AUGUSTA, Ga. — Bubba Watson likes the way he looks in green. He wants to get that color back in his wardrobe.
Watson surged to the Masters lead with a spree of birdies on the back side Friday, positioning him for a weekend run at his second green jacket in three years.
“I’m trying to get the jacket back,” Watson said. “I want that feeling again.”
The 2012 champion at Augusta National sparked the best run of the tournament so far when he stuck his tee shot at No. 12 within 3 feet of the cup. He tapped in for the first of five straight birdies that propelled him to a 4-under 68.
Even after making his second bogey of the tournament by missing a short putt at the 18th, Watson walked off with his second straight round in the 60s, a 36-hole score of 7-under 137, and a three-stroke lead.
“It’s not science here,” Watson said. “It’s try to hit the greens, and if you’re hitting the greens that means you’re obviously hitting your tee shots well. So that’s all I’m trying to do, just hit the greens.”
Look who’s in the mix again, too — 54-year-old Fred Couples, who posted his second straight 71.
This is the fifth straight year the 1992 winner has gone to the weekend in the top 10 — he was leading two years ago — but he’s never been able to hang on.
“I can’t panic,” said Couples, looking to become the oldest major champion in golf history. “You’re not going to pick up two or three shots here because you want to. It’s not that kind of course. You’ve got to hang in there, expect a tough shot here and there. It’s going to be a tough day tomorrow.”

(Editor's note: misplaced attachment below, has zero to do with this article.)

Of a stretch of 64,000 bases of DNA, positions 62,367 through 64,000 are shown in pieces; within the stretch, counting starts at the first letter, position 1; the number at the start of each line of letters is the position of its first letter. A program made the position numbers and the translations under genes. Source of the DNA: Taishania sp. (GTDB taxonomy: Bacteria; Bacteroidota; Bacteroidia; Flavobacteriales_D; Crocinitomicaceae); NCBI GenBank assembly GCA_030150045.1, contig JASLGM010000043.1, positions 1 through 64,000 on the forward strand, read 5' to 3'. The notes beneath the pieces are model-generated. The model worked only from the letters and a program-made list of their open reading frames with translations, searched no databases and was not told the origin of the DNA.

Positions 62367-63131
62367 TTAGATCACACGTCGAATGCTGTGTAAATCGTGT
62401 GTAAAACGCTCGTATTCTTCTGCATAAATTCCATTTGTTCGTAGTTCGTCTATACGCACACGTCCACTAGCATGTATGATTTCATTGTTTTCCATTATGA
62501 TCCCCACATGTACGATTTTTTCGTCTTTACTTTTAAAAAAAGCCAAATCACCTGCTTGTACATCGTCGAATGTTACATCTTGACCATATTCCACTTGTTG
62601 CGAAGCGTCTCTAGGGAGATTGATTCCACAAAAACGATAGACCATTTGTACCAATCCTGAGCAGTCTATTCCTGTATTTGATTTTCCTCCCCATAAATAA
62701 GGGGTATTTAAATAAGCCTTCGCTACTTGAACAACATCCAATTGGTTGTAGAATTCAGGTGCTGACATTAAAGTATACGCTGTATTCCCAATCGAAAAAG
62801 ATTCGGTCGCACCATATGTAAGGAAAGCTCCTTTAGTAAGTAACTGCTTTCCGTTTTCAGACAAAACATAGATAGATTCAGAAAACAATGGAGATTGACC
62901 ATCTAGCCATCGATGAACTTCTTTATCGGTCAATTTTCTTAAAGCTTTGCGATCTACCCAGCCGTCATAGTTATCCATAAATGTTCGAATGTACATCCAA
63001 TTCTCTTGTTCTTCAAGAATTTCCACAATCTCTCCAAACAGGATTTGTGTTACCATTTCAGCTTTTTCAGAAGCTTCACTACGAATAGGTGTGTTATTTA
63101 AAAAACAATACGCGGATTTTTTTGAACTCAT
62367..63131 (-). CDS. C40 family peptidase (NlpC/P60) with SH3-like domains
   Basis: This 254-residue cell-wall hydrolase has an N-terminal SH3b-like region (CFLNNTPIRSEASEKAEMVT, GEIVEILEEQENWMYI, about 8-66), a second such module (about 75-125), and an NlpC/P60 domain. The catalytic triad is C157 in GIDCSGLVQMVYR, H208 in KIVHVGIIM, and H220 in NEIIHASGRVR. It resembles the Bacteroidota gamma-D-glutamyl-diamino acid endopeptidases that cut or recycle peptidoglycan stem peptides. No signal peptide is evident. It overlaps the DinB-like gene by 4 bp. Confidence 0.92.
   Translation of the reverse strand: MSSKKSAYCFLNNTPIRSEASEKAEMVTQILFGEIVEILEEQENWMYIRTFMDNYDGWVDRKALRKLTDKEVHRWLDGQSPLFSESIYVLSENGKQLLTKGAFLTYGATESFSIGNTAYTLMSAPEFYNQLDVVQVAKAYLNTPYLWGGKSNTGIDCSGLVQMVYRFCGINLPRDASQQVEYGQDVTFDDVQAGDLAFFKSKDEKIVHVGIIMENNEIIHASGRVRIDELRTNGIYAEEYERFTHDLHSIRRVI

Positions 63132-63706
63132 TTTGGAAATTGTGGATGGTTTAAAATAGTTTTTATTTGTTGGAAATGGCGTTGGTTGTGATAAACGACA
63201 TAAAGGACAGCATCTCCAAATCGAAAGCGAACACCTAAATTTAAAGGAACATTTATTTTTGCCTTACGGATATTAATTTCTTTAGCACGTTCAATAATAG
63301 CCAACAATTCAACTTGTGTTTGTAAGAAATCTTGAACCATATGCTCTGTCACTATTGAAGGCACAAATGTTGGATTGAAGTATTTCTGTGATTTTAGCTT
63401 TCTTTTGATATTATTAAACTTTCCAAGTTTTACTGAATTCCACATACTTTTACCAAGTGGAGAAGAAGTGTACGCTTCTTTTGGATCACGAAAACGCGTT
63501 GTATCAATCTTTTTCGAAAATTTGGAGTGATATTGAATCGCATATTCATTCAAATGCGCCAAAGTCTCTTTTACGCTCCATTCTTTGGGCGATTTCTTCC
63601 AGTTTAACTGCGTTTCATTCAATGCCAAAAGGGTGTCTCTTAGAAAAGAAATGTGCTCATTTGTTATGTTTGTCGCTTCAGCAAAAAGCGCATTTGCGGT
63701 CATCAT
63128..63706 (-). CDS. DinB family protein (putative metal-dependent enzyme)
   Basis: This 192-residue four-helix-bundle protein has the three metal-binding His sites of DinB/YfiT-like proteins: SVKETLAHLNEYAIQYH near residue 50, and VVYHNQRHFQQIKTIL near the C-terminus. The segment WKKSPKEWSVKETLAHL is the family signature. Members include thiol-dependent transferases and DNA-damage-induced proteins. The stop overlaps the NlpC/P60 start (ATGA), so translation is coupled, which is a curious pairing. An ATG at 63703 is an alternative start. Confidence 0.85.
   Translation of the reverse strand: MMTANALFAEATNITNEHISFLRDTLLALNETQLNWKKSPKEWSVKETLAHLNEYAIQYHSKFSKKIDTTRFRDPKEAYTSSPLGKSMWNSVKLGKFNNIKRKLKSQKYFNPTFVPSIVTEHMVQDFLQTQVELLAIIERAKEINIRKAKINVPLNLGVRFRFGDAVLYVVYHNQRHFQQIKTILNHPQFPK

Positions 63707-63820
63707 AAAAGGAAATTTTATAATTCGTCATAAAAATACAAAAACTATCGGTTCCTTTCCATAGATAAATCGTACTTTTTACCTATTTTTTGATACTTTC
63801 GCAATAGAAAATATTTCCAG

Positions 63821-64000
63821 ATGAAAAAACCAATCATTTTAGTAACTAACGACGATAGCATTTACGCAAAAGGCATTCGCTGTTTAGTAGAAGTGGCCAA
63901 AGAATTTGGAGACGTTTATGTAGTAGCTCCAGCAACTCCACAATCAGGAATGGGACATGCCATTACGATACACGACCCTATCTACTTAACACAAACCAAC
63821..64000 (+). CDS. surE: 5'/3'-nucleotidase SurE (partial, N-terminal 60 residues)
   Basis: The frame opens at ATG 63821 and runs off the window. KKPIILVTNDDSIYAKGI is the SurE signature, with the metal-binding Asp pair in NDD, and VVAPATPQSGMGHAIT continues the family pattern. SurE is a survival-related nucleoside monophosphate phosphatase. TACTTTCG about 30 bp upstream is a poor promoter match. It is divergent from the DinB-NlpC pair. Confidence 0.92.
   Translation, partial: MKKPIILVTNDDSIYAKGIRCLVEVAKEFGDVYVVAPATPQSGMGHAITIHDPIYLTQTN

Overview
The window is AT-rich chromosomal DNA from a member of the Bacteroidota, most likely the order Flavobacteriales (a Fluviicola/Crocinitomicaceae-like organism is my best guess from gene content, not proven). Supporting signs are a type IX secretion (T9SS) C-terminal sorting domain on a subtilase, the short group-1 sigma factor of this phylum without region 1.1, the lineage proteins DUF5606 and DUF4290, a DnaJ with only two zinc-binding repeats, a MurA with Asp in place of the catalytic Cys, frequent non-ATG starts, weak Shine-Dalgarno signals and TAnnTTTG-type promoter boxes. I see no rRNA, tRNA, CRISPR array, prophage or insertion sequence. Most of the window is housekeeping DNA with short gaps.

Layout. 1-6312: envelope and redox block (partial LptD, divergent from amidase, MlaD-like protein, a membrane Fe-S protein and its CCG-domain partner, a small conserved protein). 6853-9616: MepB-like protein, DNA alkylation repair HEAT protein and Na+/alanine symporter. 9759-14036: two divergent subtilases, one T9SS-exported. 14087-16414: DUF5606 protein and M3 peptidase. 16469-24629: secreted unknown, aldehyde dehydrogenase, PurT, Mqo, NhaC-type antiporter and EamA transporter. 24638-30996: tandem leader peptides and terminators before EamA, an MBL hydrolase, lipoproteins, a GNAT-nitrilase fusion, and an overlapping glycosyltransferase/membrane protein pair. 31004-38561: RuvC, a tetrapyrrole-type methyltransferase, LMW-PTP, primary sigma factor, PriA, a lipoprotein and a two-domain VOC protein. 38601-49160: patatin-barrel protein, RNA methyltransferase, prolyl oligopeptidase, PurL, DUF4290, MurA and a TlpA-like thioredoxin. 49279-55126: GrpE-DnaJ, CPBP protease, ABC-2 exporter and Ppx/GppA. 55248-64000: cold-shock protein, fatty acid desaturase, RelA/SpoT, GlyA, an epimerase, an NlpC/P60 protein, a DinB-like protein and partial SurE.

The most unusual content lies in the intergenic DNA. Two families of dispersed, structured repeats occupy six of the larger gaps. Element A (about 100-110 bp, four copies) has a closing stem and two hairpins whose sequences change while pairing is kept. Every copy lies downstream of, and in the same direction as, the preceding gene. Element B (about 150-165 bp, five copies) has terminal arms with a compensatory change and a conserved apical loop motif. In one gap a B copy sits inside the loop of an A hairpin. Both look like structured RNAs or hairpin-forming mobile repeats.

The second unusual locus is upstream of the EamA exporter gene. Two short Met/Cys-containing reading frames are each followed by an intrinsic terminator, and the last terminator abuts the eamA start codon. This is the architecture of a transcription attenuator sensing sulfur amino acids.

Watson opened Thursday with a 69 and went bogey-free through the first 26 holes, finally stumbling at the ninth. But that bogey was quickly forgotten when he put on a dazzling display of the golf that had the patrons roaring. He took advantage of both par 5s, sandwiched around a curling, 40-foot birdie putt at the 14th that prompted him to throw both arms in the air.
Watson made it five in a row at the par-3 16th, pulling off another magnificent tee shot with the 9-iron, the ball rolling up about 4 feet short of the flag. He became only the fifth player in Masters history to run off nothing but birdies from the 12th to 16th holes.
A year ago, the left-hander finished in a tie for 50th last year as the defending Masters champion, his worst showing in five previous appearances. He likes being two years removed from his championship a whole lot better.
“I was in awe when I was the champion,” Watson said. “I didn’t know how to handle it the best way, so I didn’t play my best golf.”
Watson’s closest pursuer was Australia’s John Senden, who birdied 14 and 15 on his way to a 68 and 4-under 140 overall. Thomas Bjorn birdied four of the last five holes for a 68 that took him to 141 at the midway point. Also at 3-under was Sweden’s Jonas Blixt, who rallied for a 71 after a double-bogey at the 11th.
Jimmy Walker, a three-time PGA Tour winner this season, shot 72 and was tied with Couples at 142, five shots back. Still on the course were defending champion Adam Scott, who was 3 under with two holes to play, and 20-year-old Spieth, also at 3 under after an eagle 3 on the 15th.
First-round leader Bill Haas, teeing off on a warm, sunny afternoon with the wind picking up and the greens getting firmer, was still at 4 under approaching the turn. Then came a miserable stretch of holes starting at No. 9: bogey, bogey, double-bogey, bogey, bogey.
Then there was three-time winner Phil Mickelson, who was just hoping just to make the cut.
It didn’t look good.
He had a triple-bogey at the 12th, where he knocked three straight shots in bunkers for his second triple of the tournament. Three birdies on the back side gave him a glimmer of hope to make it to the weekend, a 73 leaving him at 5-over 149.
“It’s tough to overcome those big numbers,” said Mickelson, who had not missed the cut at Augusta since 1998.